Naive Bayesian Learning in Social Networks.
The DeGroot model of naive social learning assumes that agents only communicate scalar opinions. In practice, agents communicate not only their opinions, but their confidence in such opinions. We propose a model that captures this aspect of communication by incorporating signal informativeness into the naive social learning scenario. Our proposed model captures aspects of both Bayesian and naive learning. Agents in our model combine their neighbors' beliefs using Bayes' rule, but the agents naively assume that their neighbors' beliefs are independent. Depending on the initial beliefs, agents in our model may not reach a consensus, but we show that the agents will reach a consensus under mild continuity and boundedness assumptions on initial beliefs. This eventual consensus can be explicitly computed in terms of each agent's centrality and signal informativeness, allowing joint effects to be precisely understood. We apply our theory to adoption of new technology. In contrast to Banerjee et al. , we show that information about a new technology can be seeded initially in a tightly clustered group without information loss, but only if agents can expressively communicate their beliefs.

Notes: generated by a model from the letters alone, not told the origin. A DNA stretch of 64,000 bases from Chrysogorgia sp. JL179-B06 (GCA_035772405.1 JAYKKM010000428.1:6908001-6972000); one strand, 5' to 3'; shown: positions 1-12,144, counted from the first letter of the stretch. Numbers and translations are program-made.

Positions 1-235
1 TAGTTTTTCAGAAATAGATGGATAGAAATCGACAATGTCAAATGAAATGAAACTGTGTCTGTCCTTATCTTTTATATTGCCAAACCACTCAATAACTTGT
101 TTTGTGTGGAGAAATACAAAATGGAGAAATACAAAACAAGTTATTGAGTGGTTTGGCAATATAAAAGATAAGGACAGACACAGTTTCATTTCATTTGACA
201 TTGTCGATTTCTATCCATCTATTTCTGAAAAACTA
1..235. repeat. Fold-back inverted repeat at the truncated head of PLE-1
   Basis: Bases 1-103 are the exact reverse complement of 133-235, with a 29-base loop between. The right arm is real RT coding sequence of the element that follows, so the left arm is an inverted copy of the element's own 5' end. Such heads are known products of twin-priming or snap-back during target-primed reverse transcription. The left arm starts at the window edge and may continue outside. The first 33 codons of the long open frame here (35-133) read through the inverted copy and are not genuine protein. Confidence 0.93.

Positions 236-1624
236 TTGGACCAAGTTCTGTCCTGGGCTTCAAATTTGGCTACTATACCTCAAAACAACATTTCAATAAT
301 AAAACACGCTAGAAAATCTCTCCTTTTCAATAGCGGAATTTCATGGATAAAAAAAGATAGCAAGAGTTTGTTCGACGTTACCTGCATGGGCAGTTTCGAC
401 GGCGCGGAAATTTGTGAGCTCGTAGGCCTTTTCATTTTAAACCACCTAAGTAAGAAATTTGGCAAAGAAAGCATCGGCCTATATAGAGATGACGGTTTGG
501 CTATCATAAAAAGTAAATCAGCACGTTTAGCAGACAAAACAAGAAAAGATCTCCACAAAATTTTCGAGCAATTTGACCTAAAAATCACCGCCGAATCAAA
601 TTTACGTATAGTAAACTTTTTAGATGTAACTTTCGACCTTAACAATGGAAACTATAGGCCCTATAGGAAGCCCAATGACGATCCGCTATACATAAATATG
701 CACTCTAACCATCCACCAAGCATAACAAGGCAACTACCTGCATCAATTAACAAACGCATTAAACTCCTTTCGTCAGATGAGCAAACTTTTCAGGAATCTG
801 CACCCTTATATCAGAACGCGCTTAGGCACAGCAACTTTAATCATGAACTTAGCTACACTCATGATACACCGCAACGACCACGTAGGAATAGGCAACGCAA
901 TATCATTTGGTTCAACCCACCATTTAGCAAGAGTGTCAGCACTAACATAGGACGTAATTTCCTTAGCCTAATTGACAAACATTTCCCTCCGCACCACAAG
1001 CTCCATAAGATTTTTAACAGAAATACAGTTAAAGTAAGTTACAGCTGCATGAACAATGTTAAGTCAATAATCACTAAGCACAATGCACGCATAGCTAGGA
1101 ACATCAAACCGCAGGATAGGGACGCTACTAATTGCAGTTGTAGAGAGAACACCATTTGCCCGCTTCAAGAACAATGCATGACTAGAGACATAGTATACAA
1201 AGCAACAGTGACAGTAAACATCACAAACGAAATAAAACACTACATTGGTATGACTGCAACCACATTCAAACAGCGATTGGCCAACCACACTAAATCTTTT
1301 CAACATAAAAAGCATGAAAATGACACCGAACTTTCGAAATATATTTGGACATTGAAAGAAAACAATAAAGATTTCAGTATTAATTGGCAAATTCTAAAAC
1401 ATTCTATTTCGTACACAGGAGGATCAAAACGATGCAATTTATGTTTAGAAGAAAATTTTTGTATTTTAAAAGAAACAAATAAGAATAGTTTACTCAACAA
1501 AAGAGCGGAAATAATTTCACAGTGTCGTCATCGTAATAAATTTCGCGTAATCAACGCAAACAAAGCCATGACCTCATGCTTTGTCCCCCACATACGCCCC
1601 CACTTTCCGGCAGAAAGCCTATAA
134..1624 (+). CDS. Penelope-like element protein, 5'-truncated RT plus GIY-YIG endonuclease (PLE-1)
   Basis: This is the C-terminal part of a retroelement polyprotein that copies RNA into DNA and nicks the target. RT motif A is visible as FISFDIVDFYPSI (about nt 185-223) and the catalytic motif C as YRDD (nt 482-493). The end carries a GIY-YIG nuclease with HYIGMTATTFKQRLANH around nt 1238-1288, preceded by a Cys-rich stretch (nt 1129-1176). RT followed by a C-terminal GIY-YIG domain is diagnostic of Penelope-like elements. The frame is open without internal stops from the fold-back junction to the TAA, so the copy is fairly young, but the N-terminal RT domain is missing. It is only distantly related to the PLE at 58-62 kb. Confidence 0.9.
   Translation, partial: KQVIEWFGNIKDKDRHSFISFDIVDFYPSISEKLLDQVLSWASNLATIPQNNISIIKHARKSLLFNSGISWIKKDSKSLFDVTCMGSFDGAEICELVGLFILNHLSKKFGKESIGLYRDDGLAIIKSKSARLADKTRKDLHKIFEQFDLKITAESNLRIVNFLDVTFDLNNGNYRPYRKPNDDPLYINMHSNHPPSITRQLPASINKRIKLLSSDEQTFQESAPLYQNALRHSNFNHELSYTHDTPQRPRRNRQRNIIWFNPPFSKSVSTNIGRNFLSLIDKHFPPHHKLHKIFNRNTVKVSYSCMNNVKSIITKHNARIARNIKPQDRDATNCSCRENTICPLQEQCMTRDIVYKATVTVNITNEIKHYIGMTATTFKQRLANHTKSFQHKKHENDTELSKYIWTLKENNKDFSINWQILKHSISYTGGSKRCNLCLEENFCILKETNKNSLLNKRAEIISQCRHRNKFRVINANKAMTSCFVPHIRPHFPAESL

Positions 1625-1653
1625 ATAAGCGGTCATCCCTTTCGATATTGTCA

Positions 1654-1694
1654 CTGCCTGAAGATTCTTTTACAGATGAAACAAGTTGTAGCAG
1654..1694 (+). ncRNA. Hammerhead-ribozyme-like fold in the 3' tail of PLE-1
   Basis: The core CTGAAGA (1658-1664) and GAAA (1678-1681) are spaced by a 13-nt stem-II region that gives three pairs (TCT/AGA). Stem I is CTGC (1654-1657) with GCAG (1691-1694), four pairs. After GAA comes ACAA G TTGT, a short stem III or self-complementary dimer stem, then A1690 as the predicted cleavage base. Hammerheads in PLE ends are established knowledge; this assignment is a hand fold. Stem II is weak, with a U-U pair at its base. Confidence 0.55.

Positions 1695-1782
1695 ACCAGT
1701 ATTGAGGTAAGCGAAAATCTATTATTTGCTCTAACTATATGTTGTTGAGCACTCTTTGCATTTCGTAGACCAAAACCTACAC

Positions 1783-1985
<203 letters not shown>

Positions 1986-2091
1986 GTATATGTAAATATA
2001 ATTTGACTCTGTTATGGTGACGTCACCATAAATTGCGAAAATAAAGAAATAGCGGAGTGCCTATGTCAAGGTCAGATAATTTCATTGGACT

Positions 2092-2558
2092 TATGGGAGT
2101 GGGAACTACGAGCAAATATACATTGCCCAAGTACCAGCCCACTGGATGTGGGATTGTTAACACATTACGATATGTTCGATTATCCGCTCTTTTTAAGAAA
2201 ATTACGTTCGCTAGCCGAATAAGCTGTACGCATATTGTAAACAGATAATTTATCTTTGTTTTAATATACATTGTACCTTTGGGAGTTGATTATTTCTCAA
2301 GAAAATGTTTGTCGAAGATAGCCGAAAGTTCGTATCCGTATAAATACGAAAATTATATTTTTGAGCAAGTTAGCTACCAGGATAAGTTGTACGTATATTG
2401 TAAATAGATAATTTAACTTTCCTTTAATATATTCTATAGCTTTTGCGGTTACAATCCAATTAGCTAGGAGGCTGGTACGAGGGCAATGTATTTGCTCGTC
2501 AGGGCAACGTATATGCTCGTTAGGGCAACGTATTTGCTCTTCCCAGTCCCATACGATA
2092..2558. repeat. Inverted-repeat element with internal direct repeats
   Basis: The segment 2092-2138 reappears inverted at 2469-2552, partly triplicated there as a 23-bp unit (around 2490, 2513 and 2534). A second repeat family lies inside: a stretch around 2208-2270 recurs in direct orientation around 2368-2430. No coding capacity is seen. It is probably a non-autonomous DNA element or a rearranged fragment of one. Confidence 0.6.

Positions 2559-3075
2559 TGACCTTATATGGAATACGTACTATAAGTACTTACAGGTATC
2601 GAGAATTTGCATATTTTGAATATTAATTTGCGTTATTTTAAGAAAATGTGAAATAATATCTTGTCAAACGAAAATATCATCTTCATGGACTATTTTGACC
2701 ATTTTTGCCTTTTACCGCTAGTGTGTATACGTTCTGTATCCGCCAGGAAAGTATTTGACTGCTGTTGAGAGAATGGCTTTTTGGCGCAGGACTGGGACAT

Publisher URL: http://arxiv.org/abs/1805.05878
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